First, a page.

Her work has been performed in every kind of venue, including on Broadway and in movies. As you can see in the documentary, neither the pandemic nor her age - she's 79 - has stopped her from choreographing. With everyone shut in, she choreographed a dance through Zoom with four different dancers at home in four different parts of the world. It is a pleasure to have you. The documentary is amazing, as is your dancing and choreography.
So thank you for being with us. And you studied - when you were a child, you studied ballet. You studied modern dance. I think you took tap lessons. What really inspired you when you were young? What kind of dance did you love the most? And actually, I started with music training, both in piano and violin and percussion. And the dancing came after the fact. But on the other hand, my mother was a concert pianist, and as a very tiny child baby, I was going to her classes. And so I was always, you know, wiggling, and then I could crawl, and then I could sort of hop, so I've always been dancing to music.
But the notion that my mother gave - and I think it is somewhat clear in the documentary - is that you can learn from doing everything. Here's some real lessons, like real keyboard instruction, real ballet classes, real lessons - but everything you can learn from, and you can put it to use. You weren't getting paid. So you and the dancers you worked with danced in the world instead of in a theater. What are some of the public places that you danced in? OK, well, the first concert was in a university.
It was in the art department. It was in an exhibition space. We danced, as is in the film, on a rooftop that we managed to find somewhere. We danced in public spaces - amphitheaters that were, you know, not being used, parks, malls, subway platforms. If it, you know, basically was kind of level, it was fair territory.
We - and how we did it, I'm not quite sure. I wouldn't ask a professional dancer to work on some of the surfaces that we didn't think twice about because very dangerous for sprains, strains, all the rest of it.
But what did we know? So, yeah, uneven territory - that was our proving ground. You said, in the park - when you're dancing in the park, you're injecting yourself into their reality, the reality of the other people in the park. We're just an element in the park, like a bicycle. It's not theatrical, like in a theater, where there's performers on stage and audience in the seats. We merged.
So that was great for you.
About Michael Berry
Apr 06, · Capitol Police officer Officer William "Billy" Evan was killed in the attack while another officer was injured. Revelations, study the signs of end times, study who the beast is, study who the anti-Christ is, study who the false prophet is, and study the created images during those times.". Apr 08, · When "Deuce Coupe" was revived fairly recently, dancers have changed. They now can dance across the line. And you actually can have one dancer who could do either side of the line, could work on point, could hit the deck. That was not possible then. Part of my point had to do with addressing the techniques of dancers. And that has changed.
The suspect in the Boulder shooting posted on his Facebook page about Islam, kickboxing and needing a girlfriend. Authorities on Tuesday identified year-old Ahmad Al Aliwi Alissa , of Arvada, Colorado as the gunman who allegedly opened fire inside the King Soopers supermarket on Monday, killing 10 people including a police officer.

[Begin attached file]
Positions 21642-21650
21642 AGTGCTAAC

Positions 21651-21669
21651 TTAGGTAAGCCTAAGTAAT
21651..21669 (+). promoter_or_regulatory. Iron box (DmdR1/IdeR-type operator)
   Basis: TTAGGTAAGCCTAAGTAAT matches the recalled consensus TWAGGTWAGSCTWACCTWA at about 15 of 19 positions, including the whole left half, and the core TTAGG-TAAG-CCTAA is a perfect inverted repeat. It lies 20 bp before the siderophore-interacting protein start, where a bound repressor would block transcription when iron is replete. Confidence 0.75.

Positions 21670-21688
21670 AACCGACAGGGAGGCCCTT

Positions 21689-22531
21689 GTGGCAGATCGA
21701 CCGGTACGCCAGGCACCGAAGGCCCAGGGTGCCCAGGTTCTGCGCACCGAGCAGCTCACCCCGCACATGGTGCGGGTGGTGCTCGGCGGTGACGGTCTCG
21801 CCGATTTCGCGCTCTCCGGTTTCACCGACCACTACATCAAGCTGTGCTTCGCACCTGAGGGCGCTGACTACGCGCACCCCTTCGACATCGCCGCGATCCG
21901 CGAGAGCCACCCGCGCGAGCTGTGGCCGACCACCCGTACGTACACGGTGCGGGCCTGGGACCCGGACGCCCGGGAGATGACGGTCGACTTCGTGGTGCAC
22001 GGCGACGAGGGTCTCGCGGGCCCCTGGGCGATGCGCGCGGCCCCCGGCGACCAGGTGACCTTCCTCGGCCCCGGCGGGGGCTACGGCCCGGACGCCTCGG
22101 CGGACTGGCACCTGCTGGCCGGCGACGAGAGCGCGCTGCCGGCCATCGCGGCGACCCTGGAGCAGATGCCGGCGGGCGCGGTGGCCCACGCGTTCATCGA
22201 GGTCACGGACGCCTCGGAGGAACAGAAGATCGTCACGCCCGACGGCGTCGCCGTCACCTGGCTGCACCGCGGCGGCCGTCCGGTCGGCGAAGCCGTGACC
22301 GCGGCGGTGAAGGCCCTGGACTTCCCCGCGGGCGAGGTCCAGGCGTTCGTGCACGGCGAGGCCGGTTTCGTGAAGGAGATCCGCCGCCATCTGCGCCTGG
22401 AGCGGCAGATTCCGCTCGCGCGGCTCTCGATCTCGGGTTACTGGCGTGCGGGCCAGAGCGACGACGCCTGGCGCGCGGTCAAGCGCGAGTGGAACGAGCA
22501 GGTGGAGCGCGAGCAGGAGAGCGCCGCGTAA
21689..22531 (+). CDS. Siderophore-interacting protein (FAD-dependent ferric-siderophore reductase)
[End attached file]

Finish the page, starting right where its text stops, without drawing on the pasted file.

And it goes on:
Authorities revealed little about the suspected shooter in Tuesday's news conference, but a Facebook page that appeared to belong to the suspect provided some further details. That page was taken down on Tuesday, shortly after Alissa's name was released by law enforcement. Newsweek reviewed the page before it was removed. A Facebook spokesperson confirmed to Newsweek that it had removed accounts linked to the suspect from Facebook and Instagram under its Dangerous Individuals and Organizations policy.
The spokesperson said it will remove any additional accounts belonging to the suspect or accounts created by others in his name, and that Facebook is in contact with law enforcement about the matter. However, a university spokesman told Newsweek he is not, and has never been, a student at MSU Denver. Alissa studied computer engineering and computer science and is a fan of kickboxing and wrestling, according to a bio and posts on the page.
He also shared a photo that showed him wearing several medals apparently linked to the North American Grappling Association. His page also featured several posts with quotes from the Prophet Muhammad, a key figure in Islam.
And in one post, he indicated that he wanted a girlfriend. The post attracted several comments, including a reply that said: "Inshallah you find your future wife and live a happy life hunny.
Another person responded: "U dont need one. Your young. Make sure you can support yourself so you can support her. Then have a wife. According to his older brother Ali Aliwi Alissa's Facebook page, which was also taken down on Tuesday, his family was originally from Raqqa, Syria. He told The Daily Beast that his family have lived in Colorado for 20 years and are "so sorry" for the victims. He also said that authorities had searched his house after the shooting. He described his brother as "very anti-social" and paranoid, and said he believes he is mentally ill.
Anyone know if I can do anything through the law? During Tuesday's news conference, authorities said Alissa was shot in the leg after engaging in a shootout with police inside the store. He was being treated at a hospital and is expected to be booked into the county jail later in the day. Boulder County District Attorney Michael Dougherty said investigators have not established a motive for the shooting, but believe he was the sole shooter.
Boulder police officer Eric Talley, 51, was confirmed as one of the 10 people killed on Monday evening. Officials released the names of the nine other victims , who range in age from 20 to 65, after their families were notified. Monday's massacre is the seventh mass killing in the U. It comes a week after eight people, six of them Asian women, were killed in three Atlanta area spas.